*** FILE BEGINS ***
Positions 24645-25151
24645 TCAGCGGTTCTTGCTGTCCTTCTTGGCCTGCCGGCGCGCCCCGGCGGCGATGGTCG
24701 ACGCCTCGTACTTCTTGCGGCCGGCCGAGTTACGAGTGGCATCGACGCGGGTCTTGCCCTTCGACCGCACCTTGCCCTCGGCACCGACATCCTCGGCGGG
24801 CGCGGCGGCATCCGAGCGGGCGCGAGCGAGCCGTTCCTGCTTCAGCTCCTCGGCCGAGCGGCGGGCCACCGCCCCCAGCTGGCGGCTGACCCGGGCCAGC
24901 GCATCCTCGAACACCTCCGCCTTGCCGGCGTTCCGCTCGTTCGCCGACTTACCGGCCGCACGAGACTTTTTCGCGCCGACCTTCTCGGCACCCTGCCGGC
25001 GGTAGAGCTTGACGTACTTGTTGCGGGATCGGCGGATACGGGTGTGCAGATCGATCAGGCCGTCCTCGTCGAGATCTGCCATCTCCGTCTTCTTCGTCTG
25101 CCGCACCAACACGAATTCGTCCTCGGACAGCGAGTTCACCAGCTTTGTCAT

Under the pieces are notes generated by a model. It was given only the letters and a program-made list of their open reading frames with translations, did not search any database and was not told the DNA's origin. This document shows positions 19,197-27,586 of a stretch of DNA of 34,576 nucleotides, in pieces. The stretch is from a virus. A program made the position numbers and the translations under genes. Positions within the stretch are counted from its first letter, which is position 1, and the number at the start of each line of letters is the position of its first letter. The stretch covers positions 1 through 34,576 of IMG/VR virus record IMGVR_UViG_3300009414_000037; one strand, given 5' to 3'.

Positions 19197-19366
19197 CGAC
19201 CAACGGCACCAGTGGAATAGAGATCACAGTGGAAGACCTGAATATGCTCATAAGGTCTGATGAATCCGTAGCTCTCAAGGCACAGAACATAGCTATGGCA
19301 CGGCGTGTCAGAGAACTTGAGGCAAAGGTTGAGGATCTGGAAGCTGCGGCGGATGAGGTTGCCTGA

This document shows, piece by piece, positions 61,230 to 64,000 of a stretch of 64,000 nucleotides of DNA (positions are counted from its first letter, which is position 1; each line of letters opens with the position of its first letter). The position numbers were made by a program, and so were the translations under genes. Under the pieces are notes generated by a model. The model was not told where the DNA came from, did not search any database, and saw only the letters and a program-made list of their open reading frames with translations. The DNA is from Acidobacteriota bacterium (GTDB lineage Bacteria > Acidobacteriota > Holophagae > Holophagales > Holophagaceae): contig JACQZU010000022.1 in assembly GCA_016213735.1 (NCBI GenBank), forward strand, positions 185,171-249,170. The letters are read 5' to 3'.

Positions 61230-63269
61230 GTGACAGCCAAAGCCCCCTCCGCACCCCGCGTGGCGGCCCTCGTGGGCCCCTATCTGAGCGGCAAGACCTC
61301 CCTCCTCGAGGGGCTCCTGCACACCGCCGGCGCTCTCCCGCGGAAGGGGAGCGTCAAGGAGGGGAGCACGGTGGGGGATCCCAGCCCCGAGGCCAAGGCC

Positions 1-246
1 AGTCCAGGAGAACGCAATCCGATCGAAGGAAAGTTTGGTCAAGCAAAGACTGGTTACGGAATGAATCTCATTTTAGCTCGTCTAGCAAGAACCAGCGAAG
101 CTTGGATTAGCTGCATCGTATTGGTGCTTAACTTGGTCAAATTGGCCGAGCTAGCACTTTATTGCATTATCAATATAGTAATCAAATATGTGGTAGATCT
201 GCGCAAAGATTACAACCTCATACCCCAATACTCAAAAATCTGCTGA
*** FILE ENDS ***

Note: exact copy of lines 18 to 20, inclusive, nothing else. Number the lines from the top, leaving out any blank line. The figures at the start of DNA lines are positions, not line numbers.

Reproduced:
1 AGTCCAGGAGAACGCAATCCGATCGAAGGAAAGTTTGGTCAAGCAAAGACTGGTTACGGAATGAATCTCATTTTAGCTCGTCTAGCAAGAACCAGCGAAG
101 CTTGGATTAGCTGCATCGTATTGGTGCTTAACTTGGTCAAATTGGCCGAGCTAGCACTTTATTGCATTATCAATATAGTAATCAAATATGTGGTAGATCT
201 GCGCAAAGATTACAACCTCATACCCCAATACTCAAAAATCTGCTGA